do you want to get our cat?
“Do you want to get our cat?” my husband asked me. “Someone turned her in at the vet clinic near our house.”
“Not really,” I said.
There was silence on the other end as he waited for a punchline. Followed by more silence as he waited for a, “just kidding.”
I wasn’t kidding, though, I was shocked and confused. I didn’t understand how she was still alive. When she didn’t return after a week I assumed she got lost. After three more weeks, a freak spring snowstorm, and another week, I assumed some lucky coyote won the Fancy Feast lottery and dined on feline filet mignon garnished with grass. I didn’t miss her. I didn’t even like her.
I know, it sounds terrible and it is, because sometimes I’m a terrible person, but this wasn’t my fault. She didn’t come into my life as a kitten leaving glitter and rainbows in her wake. She left cat crap on my new carpet and tore up my screens. She would sit on the kitchen chairs and poke her nails through the vinyl like she was popping bubble wrap. She tried to kill me on my own stairs by weaving herself in and out of my stride every single evening. It was never love at first sight for us, it was awkward and uncomfortable. It had always been this way; an arranged relationship that bound us together by the cost of vet visits and the treat of a hefty fine from the state if I ditched her by the side of some road late at night—thanks, chip technology.
So, when she disappeared I took it as a sign. A gift.
Four weeks prior to her disappearance, we had slowly transitioned her to mostly-outside-cat status, because conditions inside the home were less than ideal for our other cat Zoola. Yoda and Zoola had a complicated and unhealthy relationship. To be honest, I hadn’t realized how bad the bullying had gotten until I started to see blood spatter around the house. Knowing full well my husband was way too exhausted to moonlight as a serial killer, I figured it was the cats. Had it belonged to any of my children, I would have heard about it because they are all tattle tales.
I noticed the issue had gotten worse when I saw Zoola less and less. As the weeks passed, she wasn’t even eating much and only when Yoda was outside. Zoola hid from her all day and all night. The only time I ever saw them together without any conflict, was in the late mornings. Yoda would lay in a sun spot on soft, warm carpet while Zoola dutifully groomed her. It reminded me of a mean girl in high school who found the one girl with no self-esteem who just wanted to be accepted. I could almost hear her whisper to Zoola, “On Wednesdays, we wear pink.”
It wasn’t just the other cat she was bothering. It was all of us. I would watch her eyeball me as she licked her paw and planned to slide down my sheer curtains like she was riding a wave of fabric chasing after a fly. She lifted the fish tank lids and swatted the fish around until she splashed water everywhere. When it came time to pet her, she wouldn’t have it. No holding. No touching—unless you had a can of food. If she didn’t get up and walk away from you when you made an attempt to be friendly, she would slap you.
I had no other choice than to see how she did outside.
She seemed to like being outside better, which was a relief to everyone. She was friendlier, happier, and enjoyed her afternoon adventures into the fields. She would cruise by for a walk-by leg rubbing, roll around on the driveway, and chase the kids like a puppy as they played around the yard. At night, we’d call for her to come inside, she’d eat, go to bed, and be up in the morning to begin a new adventure outside, chasing mice, bees, or whatever the hell she did out there. After about two weeks, she didn’t want to come back in anymore. I had to use wet food to lure her inside at night. Every morning she’d scratch at the door to get out and immediately slithered under the deck like a tortie colored snake. Whatever was under there must have been pretty exciting. Maybe it was a cat casino, or a mouse peep show. Maybe it was an anonymous support group for jerk cats who literally hit the hand that fed them because it wasn’t feeding fast enough.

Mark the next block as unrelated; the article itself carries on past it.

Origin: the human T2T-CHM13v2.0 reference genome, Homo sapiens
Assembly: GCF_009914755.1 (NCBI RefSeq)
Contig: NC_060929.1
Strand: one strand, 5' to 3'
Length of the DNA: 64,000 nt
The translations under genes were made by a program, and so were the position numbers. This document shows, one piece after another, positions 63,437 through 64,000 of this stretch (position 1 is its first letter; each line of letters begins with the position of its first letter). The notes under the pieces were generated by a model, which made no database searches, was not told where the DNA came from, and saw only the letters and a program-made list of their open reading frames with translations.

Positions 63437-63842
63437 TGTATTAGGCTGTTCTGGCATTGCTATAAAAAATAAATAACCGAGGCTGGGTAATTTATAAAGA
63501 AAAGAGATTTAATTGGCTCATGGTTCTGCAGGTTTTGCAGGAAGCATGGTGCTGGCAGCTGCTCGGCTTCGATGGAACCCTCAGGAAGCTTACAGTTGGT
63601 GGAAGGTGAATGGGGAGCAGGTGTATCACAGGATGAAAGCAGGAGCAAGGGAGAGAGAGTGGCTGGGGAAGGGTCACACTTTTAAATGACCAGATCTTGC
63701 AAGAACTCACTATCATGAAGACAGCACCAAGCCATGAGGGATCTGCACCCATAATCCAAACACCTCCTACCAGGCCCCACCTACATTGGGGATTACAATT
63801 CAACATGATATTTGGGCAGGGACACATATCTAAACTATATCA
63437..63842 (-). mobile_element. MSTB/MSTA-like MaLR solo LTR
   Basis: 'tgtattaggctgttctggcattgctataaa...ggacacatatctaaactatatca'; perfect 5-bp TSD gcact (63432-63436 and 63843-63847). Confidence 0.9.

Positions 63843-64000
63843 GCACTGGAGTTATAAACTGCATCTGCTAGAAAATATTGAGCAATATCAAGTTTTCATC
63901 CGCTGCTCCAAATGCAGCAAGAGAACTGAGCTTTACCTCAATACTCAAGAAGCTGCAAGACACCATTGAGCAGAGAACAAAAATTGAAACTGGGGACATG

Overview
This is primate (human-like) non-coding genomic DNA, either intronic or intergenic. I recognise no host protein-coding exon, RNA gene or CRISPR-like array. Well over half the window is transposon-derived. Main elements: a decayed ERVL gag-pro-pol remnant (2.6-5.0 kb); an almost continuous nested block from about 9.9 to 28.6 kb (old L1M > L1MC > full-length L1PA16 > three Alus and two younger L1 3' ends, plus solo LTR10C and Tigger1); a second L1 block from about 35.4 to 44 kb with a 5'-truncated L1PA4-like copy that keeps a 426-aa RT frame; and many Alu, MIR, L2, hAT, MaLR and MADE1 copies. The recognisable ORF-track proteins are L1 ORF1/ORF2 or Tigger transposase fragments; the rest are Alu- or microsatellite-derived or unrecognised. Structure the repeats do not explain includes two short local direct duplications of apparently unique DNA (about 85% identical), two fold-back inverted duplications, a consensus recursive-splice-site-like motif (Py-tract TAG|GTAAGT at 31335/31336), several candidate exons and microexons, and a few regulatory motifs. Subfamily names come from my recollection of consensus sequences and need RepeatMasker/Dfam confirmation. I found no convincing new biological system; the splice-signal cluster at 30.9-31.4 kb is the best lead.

That was the last time I saw her and her plump, well-fed, cat booty, squeezing through the broken lattice of the deck skirt. I’m not going to lie. I felt relieved when she was gone. I did feel a little bad when I thought about her being eaten by a wild animal, but I didn’t shed any tears. I mean, we all die. Besides, it was peaceful in the house. Zoola was eating more than four pieces of cat food, she didn’t flinch and dart out of the room if you moved too fast, and she was happy. So, you can understand how difficult it was for me to try and look excited when the vet tech took my carrier to the back room to retrieve my cat.
“She is such sweet cat,” the vet tech said to me.
“Do you want her?” I asked.
She looked at me with a blank expression before dismissing what I said. I had an incredible urge to shake the carrier like a can of whipped cream. Instead, I smiled at the tech, thanked her, and left with a cat I didn’t like and one who didn’t like me. I set her inside the back of the car and drove him while she yodled the cat’s rendition of, “Nobody knows.”
“I feel the same way,” I said to her, as I pulled into the driveway.
She wandered around the deck yodeling like she’d never been there and stopped in front of the back door. With only a pane of glass separating them, she and Zoola stared face to face. They squinted their eyes as the wind picked up and a tumbleweed blew by. Okay, maybe it was a pine cone. Zoola realized that Yoda couldn’t get inside. Yoda did too. I could almost hear Zoola whisper, “On Wednesdays, we wear pink.”